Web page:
“All is Lost” comes closer than any movie I’ve seen recently to great literature, in that it invites examination.
In the film, which was released last fall, Robert Redford is the only character in the entire movie, and we’re told virtually nothing about him--his name finally comes in the credits as simply “Our Man.” He’s sailing alone in the Indian Ocean when a shipping container crashes into his vessel, and the rest of the movie is him trying not to sink and/or die. Oh, and there’s almost no talking in the film. Though this may not sound exciting, it’s actually mesmerizing.
Look, great art illuminates the human condition. Quality movies, music, poetry, literature, paintings, or abstract exhibitions teach us about ourselves, and “All is Lost” is a Rorschach test; what you see in it, the ending, and Redford’s character will depend on your state at the moment, your personal history, and your perspective. You’ll learn something about yourself by investing in this movie, and if that’s not enough reason to see it, I don’t know what else to offer you.
Like the Paul Thomas Anderson epic “There Will be Blood,” which, despite a full cast, almost functions as a one-man show due to the towering, dominating, and Oscar-winning Daniel Day Lewis performance, or the outstanding Jeff Nichols film “Take Shelter,” “All is Lost” works adroitly on multiple levels. In “Blood,” there’s the surface reading, about an acquisitive oilman who ruthlessly consolidates power at great personal cost. There’s a deeper level, about avarice corrupting the soul, and, finally, there’s the deepest impression, where win-at-all-costs, vertically-integration capitalism chokes out--then kills--old American frontier spiritualism. In “Shelter,” all revolves around a storm, but that storm may be literal or figurative--or both.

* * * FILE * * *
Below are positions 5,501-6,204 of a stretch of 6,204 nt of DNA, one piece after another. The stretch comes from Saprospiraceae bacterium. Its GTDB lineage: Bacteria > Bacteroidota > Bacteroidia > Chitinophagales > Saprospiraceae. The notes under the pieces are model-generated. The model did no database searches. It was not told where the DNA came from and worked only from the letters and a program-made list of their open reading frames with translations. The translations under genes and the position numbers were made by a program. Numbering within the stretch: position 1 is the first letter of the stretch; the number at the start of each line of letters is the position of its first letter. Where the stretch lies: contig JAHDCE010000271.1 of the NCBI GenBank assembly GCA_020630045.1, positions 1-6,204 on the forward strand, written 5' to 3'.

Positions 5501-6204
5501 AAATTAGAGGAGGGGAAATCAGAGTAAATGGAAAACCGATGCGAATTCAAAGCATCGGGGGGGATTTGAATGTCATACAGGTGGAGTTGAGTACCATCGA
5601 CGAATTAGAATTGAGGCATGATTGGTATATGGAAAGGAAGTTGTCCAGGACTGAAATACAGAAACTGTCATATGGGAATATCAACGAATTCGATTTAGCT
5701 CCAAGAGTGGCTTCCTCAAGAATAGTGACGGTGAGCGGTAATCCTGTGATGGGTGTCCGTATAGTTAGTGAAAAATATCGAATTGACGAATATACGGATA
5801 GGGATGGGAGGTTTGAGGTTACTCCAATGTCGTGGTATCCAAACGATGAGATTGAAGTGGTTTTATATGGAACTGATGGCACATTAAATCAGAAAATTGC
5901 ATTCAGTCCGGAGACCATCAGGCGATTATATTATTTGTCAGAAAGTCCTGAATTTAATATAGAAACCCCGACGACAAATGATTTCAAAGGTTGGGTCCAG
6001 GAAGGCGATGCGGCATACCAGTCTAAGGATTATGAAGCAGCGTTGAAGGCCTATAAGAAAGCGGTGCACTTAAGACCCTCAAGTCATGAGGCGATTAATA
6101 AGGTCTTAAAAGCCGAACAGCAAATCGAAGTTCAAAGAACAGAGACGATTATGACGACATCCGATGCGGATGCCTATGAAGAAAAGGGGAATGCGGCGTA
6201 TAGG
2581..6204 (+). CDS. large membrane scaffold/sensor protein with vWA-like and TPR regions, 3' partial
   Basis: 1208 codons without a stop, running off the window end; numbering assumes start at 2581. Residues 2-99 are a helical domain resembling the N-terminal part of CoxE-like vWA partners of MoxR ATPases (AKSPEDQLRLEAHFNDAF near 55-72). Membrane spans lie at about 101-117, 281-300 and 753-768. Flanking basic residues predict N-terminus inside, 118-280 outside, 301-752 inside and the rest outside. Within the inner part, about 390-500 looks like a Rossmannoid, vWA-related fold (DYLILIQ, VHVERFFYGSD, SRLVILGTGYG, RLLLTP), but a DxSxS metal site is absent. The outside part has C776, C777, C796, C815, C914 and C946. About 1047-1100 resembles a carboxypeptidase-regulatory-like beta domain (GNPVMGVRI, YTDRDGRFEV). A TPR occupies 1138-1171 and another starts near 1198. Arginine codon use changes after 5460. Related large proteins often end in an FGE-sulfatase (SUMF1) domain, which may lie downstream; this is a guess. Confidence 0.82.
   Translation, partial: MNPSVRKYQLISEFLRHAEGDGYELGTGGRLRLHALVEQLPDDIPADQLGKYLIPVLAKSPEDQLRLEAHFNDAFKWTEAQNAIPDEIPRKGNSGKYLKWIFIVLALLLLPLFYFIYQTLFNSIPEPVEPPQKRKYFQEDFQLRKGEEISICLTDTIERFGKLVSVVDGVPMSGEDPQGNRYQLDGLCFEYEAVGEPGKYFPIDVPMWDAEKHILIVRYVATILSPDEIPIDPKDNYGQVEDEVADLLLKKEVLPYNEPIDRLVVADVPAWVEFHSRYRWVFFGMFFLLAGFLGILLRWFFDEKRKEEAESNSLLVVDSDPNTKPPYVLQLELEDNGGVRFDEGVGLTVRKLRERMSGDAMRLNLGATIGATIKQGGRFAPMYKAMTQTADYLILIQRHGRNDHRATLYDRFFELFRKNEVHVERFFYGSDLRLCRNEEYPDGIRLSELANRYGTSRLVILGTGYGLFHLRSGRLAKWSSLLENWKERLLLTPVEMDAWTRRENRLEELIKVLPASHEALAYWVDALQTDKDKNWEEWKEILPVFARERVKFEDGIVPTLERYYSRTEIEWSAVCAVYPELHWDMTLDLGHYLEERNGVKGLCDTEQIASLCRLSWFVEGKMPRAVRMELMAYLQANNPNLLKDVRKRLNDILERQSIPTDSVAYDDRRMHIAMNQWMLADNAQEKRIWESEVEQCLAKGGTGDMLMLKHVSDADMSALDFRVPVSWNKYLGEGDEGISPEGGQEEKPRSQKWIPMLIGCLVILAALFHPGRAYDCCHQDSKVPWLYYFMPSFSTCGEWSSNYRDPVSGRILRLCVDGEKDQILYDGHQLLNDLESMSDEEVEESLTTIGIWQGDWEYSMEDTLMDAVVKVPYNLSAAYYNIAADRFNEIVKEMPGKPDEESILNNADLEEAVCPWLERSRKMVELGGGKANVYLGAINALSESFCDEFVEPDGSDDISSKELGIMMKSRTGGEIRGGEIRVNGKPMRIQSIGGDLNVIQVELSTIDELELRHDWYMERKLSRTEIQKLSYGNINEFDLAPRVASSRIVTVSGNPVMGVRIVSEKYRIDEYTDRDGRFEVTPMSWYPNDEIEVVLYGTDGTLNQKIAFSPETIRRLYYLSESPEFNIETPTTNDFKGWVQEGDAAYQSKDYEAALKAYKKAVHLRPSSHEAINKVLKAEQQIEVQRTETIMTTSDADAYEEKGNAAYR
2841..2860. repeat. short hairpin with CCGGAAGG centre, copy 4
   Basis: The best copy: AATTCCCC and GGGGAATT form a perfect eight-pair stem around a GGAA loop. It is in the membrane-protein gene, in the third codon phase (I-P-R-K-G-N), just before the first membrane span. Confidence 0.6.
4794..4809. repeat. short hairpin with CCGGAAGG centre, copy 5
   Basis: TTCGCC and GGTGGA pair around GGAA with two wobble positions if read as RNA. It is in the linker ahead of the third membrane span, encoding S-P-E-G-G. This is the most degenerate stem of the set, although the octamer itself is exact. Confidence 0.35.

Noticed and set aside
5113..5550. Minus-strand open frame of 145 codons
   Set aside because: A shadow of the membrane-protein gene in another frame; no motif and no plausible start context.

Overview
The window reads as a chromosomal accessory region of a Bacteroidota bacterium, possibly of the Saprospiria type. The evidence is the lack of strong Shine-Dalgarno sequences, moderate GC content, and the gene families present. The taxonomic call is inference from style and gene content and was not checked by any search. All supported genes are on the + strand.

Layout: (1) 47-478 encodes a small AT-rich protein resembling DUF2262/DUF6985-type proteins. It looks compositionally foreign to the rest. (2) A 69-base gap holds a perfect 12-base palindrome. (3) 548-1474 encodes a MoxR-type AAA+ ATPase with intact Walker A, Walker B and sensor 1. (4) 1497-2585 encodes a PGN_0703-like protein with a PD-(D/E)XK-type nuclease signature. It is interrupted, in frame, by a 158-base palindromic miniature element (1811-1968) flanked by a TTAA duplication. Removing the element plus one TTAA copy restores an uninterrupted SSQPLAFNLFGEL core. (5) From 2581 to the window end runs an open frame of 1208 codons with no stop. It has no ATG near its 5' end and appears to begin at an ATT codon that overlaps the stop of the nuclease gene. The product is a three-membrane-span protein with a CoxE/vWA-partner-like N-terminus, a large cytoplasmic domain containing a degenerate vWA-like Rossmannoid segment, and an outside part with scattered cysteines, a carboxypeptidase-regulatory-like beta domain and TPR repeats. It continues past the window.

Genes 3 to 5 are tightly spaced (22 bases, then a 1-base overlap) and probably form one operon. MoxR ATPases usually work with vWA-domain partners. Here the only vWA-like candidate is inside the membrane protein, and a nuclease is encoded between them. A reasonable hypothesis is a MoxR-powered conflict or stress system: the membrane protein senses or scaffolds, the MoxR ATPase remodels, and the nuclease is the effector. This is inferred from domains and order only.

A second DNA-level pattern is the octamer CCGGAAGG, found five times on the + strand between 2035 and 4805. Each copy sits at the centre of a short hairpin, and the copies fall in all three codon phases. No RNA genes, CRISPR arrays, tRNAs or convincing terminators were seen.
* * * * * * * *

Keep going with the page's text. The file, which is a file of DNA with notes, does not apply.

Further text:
I had multiple professors in graduate school at DePaul University emphasize to our classes, “Show, don’t tell,” and the director of “All is Lost,” J.C. Chandor--whose first feature was the superb and riveting “Margin Call”--shows, rather than tells, marvelously in this, his second feature. We watch as Redford fixes problems, only to have another spring up, and then go about rectifying that setback.
Like “Shelter” and “Blood,” you can enjoy the movie perfectly well even if you don’t look into it any deeper than what’s right in front of your face. As simply a man trying to stay alive all alone on the open ocean, it’s a harrowing survival tale.
But, then, there’s our history with the man playing the protagonist to contend with: Redford has been a screen presence for over 40 years, and he’s officially acquired legendary, iconic status. So, is he, perhaps, a stand-in for all the other Baby Boomers he represents?